This is important because we are a people prone to beating ourselves up over our failures, even if they were simply mistakes. We vow that we're never going to do that again, and then here we are, doing it. We vow that we're going to be better persons, then something happens and we realize we're really not. At least, we're not who we want to be. And we condemn ourselves. We condemn ourselves so that God doesn't have to, maybe so that He can't. I don't know. But we spend our whole live convinced of our own unworthiness because that one time, we sinned and isn't sin the end of everything we've ever hoped for?

It could be. But it could also be the beginning.

It all depends on whether you let your sin draw you back to God or you nurture it until it's fully grown. Sin can lead to death, sure, but it can also lead to life.

Are you diving into the bushes or running into the open? 

Friday, February 21, 2020

Unworthy

If you've ever thought that you're not worthy of God's love and grace, then you're not alone. If you've looked in the mirror and seen all your scars and known what you've been responsible for in this world and all the mistakes you've made, and you've wondered how God could possibly care about you, you're not alone.

If you've looked at your life and realized it's not where you want it to be, you're not alone. If you've worked hard and stayed clean and done well and you can't get anyone to seem to recognize that, if you can't get this world to give you a chance - or take a chance on you - and it makes you wonder if you're just some worthless piece of junk, you're not alone.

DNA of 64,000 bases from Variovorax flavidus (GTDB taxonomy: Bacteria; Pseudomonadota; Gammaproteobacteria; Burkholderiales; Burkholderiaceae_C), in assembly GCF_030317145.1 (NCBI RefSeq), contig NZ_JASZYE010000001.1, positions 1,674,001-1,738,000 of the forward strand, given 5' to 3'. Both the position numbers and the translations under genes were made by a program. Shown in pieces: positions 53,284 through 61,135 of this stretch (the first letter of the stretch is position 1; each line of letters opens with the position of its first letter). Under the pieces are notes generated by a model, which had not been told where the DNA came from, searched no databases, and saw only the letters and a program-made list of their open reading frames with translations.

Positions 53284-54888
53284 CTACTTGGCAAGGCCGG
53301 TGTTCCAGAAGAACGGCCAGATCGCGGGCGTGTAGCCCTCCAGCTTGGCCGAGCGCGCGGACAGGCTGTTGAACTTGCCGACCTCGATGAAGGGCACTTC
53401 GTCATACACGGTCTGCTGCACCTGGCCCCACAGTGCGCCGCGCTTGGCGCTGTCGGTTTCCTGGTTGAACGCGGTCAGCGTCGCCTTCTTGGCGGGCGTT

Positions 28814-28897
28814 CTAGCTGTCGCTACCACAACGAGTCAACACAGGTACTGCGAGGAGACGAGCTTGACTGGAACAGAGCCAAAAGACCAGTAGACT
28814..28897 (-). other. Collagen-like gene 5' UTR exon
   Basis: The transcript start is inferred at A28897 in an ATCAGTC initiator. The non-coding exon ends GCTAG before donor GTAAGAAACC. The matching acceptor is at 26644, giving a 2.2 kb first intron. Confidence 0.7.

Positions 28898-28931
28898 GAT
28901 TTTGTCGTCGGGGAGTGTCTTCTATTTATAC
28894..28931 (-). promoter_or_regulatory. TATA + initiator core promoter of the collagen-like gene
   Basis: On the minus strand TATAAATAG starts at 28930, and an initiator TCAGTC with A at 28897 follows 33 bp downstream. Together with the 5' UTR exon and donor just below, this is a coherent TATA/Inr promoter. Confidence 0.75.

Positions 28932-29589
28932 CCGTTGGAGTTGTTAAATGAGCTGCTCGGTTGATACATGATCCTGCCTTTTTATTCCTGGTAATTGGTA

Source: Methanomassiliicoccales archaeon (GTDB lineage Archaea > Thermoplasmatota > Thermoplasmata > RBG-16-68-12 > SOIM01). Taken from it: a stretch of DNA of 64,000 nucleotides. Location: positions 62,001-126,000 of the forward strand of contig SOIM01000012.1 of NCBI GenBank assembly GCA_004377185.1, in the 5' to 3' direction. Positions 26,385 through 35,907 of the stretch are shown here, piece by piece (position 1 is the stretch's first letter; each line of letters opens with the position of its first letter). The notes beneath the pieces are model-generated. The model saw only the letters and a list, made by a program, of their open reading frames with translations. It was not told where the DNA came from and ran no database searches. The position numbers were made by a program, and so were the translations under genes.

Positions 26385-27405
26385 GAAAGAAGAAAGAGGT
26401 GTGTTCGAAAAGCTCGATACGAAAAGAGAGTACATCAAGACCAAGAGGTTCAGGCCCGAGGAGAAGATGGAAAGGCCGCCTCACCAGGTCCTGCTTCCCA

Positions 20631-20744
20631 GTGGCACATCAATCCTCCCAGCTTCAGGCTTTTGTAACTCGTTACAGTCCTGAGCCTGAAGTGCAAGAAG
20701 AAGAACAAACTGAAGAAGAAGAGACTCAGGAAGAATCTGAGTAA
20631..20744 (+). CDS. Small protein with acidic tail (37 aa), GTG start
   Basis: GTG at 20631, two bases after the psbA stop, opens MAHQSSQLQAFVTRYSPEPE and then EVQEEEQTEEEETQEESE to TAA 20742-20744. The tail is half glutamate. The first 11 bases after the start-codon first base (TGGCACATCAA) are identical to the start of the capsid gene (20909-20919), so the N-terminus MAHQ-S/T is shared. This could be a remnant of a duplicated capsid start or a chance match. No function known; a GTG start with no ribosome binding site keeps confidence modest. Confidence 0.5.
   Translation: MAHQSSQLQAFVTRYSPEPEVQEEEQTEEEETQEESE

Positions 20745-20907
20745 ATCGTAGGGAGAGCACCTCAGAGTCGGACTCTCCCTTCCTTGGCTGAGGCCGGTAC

We have all kinds of questions about our worth. All the time. Every one of us. Either we're getting more than we think we're worth or we're not getting what we think we're due or we think ourselves bigger than where we're at or we think ourselves too small to even start. Whatever it is, worth is the kind of thing that keeps a lot of us up at night.

Who am I? Am I anything? Do I have value? Does anyone - even God - love me? We spend our whole lives trying to make ourselves worthy, trying to be worthy...of whatever it is. Whatever, or Whoever, we want to notice us.

But what if the key to your worth was not in making yourself worthy, but in making yourself unworthy? What if everything you've ever wanted was at the end of a road with a weird name?

What if the entire aim of your life is not to become worthy of God (for who among us ever could, but for His grace?), but to live so that this world is unworthy of you?

That's what Hebrews 11 calls us to, in the same chapter that it recounts the lives of all the saints of the faith. Live with such faith and righteousness that this world is not worthy of you.

It really turns this whole question on its head, doesn't it?

Live in such a way that you expose the world's brokenness, rather than always fearing it exposing yours. Live in such a way that you illuminate God's goodness, rather than letting this world burden you with your own badness. Live love and grace so thoroughly that the so-called tolerance of this world cannot hold a candle to it.

We've all seen it. That guy who's with that girl who is just leagues above him, who has more class in her pinky finger than he's got in his whole body or that girl who's with that guy who is leaps and bounds out of her reach, but somehow reached and chose her anyway.

Man, that's it, isn't it? As citizens of heaven, we are leaps and bounds out of the reach of this world, and yet, we reached back by the grace of God and chose it anyway. Let's not forget how that happened, okay? Let's live like it's our hand that is reaching out to the world, not the world's hands that have us in its clutches.

It's about living in such a way that we expose the world for what it is. And when anyone sees us together, we are so centered on our heavenly lives, on our abundant life now that Jesus promised, that they can't help but shake their heads and say, Man, that person is way out of this world's leagues.

We do that, we live in such a way that we make this world unworthy of us, and we don't have to wonder what we're worth. We know. Because we're living it.

It's love.

(Psst...it always has been.)